" Thomas Dixon has a notorious reputation as the writer of the source material for D.W. Griffith's groundbreaking and controversial 1915 feature film The Birth of a Nation. Perhaps unfairly, Dixon has been branded an arch-conservative and a racist obsessed with what he viewed as "the Negro problem." As American Racist makes clear, however, Dixon was a complex, multitalented individual who, as well as writing some of the most popular novels of the early twentieth century, was involved in the production of some eighteen films. Dixon used the motion picture as a propaganda tool for his often outrageous opinions on race, communism, socialism, and feminism. His most spectacular production, The Fall of a Nation (1916), argues for American preparedness in the face of war and boasts a musical score by Victor Herbert, making it the first American feature film to have an original score by a major composer. Like the majority of Dixon's films, The Fall of a Nation has been lost, but had it survived, it might well have taken its place alongside The Birth of a Nation as a masterwork of silent film. Anthony Slide examines each of Dixon's films and discusses the novels from which they were adapted. Slide chronicles Dixon's transformation from a major supporter of the original Ku Klux Klan in his early novels to an ardent critic of the modern Klan in his last film, Nation Aflame. American Racist is the first book to discuss Dixon's work outside of literature and provide a wide overview of the life and career of this highly controversial twentieth-century southern populist. Anthony Slide is the author of numerous books, including Silent Players: A Biographical and Autobiographical Study of 100 Silent Film Actors and Actresses.
"In addition to detailed synopses of films, plays, and novels, Slide chronicles multiple aspects of the making of Dixon's films, including financing, casting, promotion, and reception. Slide also provides context that gives the reader a more nuanced understanding of the world in which Dixon wrote." -- American Literature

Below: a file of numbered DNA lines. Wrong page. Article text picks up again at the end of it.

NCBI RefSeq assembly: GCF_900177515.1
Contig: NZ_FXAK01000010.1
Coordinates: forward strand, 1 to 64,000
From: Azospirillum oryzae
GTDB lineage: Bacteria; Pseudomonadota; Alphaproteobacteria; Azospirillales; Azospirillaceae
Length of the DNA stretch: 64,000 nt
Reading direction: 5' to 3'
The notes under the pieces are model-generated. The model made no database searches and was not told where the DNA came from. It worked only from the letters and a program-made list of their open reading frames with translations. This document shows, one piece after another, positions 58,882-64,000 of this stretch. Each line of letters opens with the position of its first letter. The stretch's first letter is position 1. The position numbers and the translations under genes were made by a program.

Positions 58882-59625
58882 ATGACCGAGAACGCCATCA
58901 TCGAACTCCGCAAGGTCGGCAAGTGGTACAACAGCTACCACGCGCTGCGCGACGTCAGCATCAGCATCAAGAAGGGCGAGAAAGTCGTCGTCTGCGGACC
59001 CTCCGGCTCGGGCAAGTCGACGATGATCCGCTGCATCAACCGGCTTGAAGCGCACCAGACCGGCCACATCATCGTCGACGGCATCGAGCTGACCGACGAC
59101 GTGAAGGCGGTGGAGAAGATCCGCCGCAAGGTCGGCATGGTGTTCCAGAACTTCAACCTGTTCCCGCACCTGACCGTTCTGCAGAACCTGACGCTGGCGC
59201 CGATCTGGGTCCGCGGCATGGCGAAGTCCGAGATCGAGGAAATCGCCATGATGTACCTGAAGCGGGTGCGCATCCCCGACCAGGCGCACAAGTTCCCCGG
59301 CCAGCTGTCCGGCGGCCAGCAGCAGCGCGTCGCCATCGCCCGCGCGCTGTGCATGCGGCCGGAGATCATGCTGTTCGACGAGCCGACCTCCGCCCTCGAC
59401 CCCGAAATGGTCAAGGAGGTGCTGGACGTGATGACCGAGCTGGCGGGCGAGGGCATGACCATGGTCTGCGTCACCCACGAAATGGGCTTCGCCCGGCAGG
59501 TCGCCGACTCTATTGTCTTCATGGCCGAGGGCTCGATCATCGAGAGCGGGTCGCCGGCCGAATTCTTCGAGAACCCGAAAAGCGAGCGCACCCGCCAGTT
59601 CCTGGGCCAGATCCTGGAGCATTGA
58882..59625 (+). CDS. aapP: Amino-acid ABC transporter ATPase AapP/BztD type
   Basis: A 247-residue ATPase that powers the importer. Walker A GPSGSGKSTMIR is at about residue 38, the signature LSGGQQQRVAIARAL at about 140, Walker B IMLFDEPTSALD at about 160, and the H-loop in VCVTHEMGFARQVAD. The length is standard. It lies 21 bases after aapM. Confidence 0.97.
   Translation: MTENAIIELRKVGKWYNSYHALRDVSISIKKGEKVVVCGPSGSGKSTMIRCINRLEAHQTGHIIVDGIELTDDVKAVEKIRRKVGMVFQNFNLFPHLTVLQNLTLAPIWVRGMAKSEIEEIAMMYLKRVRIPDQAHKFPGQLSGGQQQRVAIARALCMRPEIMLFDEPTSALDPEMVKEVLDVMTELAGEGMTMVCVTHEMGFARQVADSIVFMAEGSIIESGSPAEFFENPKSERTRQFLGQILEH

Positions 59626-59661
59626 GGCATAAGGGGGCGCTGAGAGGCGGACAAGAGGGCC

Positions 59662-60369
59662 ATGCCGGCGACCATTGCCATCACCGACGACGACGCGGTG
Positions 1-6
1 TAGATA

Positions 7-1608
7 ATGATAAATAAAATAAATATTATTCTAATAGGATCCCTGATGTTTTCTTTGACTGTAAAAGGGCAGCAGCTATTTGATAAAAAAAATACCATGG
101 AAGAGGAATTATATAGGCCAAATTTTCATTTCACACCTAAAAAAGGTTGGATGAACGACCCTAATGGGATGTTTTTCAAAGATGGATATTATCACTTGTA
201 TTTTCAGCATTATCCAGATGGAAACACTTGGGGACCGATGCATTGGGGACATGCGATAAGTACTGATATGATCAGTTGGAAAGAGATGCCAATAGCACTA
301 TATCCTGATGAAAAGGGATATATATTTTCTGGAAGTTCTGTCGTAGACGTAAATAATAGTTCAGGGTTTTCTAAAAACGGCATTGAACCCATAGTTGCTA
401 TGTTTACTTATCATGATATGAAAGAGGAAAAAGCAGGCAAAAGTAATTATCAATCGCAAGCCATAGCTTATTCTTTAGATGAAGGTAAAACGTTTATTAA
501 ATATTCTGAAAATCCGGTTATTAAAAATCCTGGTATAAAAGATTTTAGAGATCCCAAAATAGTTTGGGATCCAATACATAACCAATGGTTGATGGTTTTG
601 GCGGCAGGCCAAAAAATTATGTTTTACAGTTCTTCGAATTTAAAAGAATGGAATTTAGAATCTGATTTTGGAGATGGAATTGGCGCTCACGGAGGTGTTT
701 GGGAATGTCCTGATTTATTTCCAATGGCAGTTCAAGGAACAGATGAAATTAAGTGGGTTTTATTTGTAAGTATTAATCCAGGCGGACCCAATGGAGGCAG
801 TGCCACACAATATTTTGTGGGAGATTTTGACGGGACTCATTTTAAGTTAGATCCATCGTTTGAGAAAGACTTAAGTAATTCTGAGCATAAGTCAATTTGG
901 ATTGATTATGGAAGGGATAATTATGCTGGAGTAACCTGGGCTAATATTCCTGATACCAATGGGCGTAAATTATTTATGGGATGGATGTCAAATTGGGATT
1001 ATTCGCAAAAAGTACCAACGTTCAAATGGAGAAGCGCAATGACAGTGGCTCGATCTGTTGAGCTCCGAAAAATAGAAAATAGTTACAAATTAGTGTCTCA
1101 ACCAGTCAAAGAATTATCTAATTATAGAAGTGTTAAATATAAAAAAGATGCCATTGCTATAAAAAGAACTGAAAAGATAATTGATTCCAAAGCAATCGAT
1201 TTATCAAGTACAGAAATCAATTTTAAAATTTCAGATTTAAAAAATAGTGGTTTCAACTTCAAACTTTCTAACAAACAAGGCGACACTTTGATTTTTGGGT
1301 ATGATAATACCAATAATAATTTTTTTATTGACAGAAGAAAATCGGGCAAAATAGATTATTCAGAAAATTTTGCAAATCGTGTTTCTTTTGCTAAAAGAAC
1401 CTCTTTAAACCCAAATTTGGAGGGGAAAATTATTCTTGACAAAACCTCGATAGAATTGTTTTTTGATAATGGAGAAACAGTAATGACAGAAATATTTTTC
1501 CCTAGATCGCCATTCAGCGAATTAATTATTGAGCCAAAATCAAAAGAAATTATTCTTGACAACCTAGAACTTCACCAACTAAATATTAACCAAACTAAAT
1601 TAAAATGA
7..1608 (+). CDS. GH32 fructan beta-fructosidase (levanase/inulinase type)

"The most comprehensive account available of Dixon's relationship with motion pictures.... A timely reminder that the use of cinema to depict history or to openly express political views has a long and controversial legacy." -- Bowling Green Daily News
"Slide writes in an easily readable style.... He seems to have warmed to his subject, yet he doesn't overstress Dixon's virtues or downplay his shortcomings." -- Charlotte Observer
"A compelling, overlooked subject.... This book will be welcomed by scholars of race and silent cinema and by anyone interested in the intersection of politics and film." -- Cineaste
"Students in film studies, American Literature, ethnic studies, and southern studies will find value in Slide's book." -- Journal of American History
"It's a fascinating, renegade life, and Slide tells up as much of it as we are likely to know." -- Palm Beach Post
"Slide has long had a reputation as one of the most productive and knowledgeable film historians outside the academy. American Racist, with its authoritative research and incisive commentary, will only affirm that standing." -- Matthew H. Bernstein, Film Quarterly